Clueless About New TV Sets - Advice Welcomed

OldSchoolTech

Standard Member
Dear Contributors,

Thanks to everyone here who helped me out with my Mysterious Baird LCD TV:smashin:

I'm asking for new help now since it's time to purchase a new set. I live near a large Tesco store and came across (what looks like) a good deal for a Toshiba 32 Inch LCD TV.

Model Name: BV502 HD Ready LCD TV
Tesco Price: £208.00 (Recently reduced)

So, I went to Tesco's website. Here I noticed a Technika 22" Full HD 1080p LED TV is on sale for a mere £110.00... Quite a saving over a Tosh!

Here's my question (since I'm from an Era when Colour TVs were luxury items and 20 million people tuned-in to watch Morecambe & Wise).

Should I save £100 and buy the Technika 22 Inch, or "go wild" and invest in the Tosh 32" ? (I've heard good things about Toshiba Sets).

Here's my basic problem: I don't understand the specs....

Technika Set has a contrast ratio of : 1000:01:00
Toshiba Set has : 100000:1

An instore rep at Argos told me "the higher the contrast ratio, the better the set"... But since I don't understand the difference, how can I make an informed judgement?

Another problem is I love my old PlayStation2 Console (that uses S-Video). On my current Baird LCD TV I have the useful S-Video input sockets. These appear to missing on newer sets... So how do gamers plug in their PS2s or PS3s on new sets?

Tecknika Set: S-Video Connection - No
Toshiba Set: S-Video Connection - No :rolleyes:

Advice welcomed.

Kind Regards, NB
 

Orson

Moderator
<<< Thread Moved >>>
 

OldSchoolTech

Standard Member
Dear Contributors,

To "test the market" I visited Currys TV Store today. Just to see what advice and pricing they would offer on a Toshiba 32 Inch LCD TV....

The Contrast Ratio Question:

After keeping me waiting for about 10 minutes, a Currys Instore Rep approached me. I asked him if he was a technician - he said he "knew about the TVs" (I think this was code for no, he's not a technician). :p

Then he decided to argue with me about the picture quality of Toshiba TVs. I said "The picture looks better on Toshs", he said "No, there are better ones" (without naming any).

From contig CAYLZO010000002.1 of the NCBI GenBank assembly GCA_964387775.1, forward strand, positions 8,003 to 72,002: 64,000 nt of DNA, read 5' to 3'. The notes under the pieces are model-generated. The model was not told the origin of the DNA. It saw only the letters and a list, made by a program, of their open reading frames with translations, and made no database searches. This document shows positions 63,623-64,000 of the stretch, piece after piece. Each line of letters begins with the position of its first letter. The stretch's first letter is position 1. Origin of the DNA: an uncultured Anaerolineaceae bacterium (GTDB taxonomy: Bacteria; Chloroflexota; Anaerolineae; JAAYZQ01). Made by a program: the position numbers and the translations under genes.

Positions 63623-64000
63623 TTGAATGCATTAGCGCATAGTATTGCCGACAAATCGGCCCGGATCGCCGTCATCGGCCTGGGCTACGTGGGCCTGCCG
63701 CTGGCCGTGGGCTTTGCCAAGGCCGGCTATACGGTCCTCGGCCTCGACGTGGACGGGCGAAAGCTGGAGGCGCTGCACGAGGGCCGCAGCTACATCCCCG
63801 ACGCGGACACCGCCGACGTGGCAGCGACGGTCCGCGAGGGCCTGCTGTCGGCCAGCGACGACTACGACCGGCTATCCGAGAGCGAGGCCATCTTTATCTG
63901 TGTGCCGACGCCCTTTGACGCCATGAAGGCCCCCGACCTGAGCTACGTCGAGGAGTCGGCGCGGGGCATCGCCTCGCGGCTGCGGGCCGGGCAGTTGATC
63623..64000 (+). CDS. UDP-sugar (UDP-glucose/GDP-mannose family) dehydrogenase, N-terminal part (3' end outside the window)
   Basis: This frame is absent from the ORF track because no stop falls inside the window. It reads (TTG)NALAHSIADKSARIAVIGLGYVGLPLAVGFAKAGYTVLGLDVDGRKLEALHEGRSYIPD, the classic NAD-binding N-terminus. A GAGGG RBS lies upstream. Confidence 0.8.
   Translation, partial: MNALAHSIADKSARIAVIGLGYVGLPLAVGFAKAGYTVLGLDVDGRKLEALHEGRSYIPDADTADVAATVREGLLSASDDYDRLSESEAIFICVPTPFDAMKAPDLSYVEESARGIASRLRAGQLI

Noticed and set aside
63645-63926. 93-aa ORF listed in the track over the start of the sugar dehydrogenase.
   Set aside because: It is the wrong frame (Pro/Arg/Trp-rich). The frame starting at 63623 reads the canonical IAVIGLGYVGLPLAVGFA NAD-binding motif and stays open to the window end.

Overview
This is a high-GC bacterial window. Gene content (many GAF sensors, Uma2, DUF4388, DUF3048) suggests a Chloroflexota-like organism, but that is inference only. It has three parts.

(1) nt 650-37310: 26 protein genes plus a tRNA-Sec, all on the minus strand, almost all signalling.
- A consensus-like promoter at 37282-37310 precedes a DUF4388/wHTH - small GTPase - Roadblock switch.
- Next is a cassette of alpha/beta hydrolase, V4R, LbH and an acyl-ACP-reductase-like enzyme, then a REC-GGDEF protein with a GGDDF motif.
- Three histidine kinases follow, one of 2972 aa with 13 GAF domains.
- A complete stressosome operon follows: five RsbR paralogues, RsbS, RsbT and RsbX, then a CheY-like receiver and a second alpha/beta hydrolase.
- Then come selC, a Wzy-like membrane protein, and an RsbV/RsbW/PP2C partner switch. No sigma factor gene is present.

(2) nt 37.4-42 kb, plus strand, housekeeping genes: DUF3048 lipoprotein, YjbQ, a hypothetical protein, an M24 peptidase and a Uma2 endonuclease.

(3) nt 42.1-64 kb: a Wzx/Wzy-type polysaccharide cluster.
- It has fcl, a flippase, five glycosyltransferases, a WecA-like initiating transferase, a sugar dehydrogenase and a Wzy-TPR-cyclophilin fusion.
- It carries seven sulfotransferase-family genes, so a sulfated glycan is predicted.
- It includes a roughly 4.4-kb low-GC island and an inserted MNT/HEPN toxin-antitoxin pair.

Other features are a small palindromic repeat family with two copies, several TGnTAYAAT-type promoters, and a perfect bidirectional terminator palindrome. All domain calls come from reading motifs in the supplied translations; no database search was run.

I soldiered on with this nonsense, asking about "Contrast Ratios". He said "It's a measure of purity" (how pure whites and blacks are). This made sense since eggheads on the net provide examples of lower contrast ratios and higher ones. (With lower contrast ratio the blacks and whites are washed out, less pure).

The S-Video Question

My Currys Instore Rep claims: "There's an adapter that comes with the new set". (At this point, I should have asked to see one). Instead, I said "Good" and took his word for it.

Currys Vs Tesco:

Making my way upstairs, I bumped into a "store manager" and got into a long and fruitless conversation about "price matching". I said: "You're up against Tesco, their Tosh 32 is priced at £197". (Currys have a sale price of £220 approx). "We can match that price", she claimed. Then we visited the tesco website to check.... The Toshiba 32 Inch at tesco has a "built-in DVD Player" so she said "It's not the same model." (In fact, it is the same but she had made her decision).

Tesco is likely to get my business (even though they don't deliver when buying a set direct from the store). If they can prove that the Toshiba 32 LCD TV comes with an S-Video adapter then its a deal. Tesco also have "money off vouchers" which could send the price of the Toshiba LCD TV tumbling to £170.. A very good deal indeed.

Note: I had to ask three times about the Toshiba 32 LCD TV at Tesco to find out about the "Money Off" Vouchers. The vouchers are available to customers spending over £40 (I think).

If I hadn't approached different Tesco Staff, I would not have known about this saving. :rolleyes:

Kind Regards, NB
 
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vickster

Distinguished Member
Just to let yopu know and you may not care a jot, but that Toshiba is probably not a Toshiba but a generic Eastern European brand with a Toshiba badge

If you are happy with the picture from the TV, go for it :)
 

Insanity202

Distinguished Member
Contrast ratios are a measure of how dark the screen can get to how bright they can get.
TV companies over state there ratios. Take my st50 its advertised as having a contrast ratio of 5,000,000:1.
In reality i think avf measured 8000:1. A huge difference.

My advice avoid currys and go to a proper dealer like richer sounds or tps. They have demo enviroments like what you would have in the home.
 

OldSchoolTech

Standard Member
Dear Contributors,

Many thanks to vickster and Insanity202 for their thoughts :smashin:

Okay...

"Toshiba is probably not a Toshiba but a generic Eastern European brand with a Toshiba badge..."

Well, vickster... Since I've worked as a technician for many-a-year, even considering CRT TV rebuilds, I do care and appreciate your input. We had hours of "fun" deciding on who really builds Baird TVs (on my original thread).

What I heard (somewhere) is that Toshiba have invested in television technologies, rather than farming out clones... Although, your suggestion gives me pause for thought...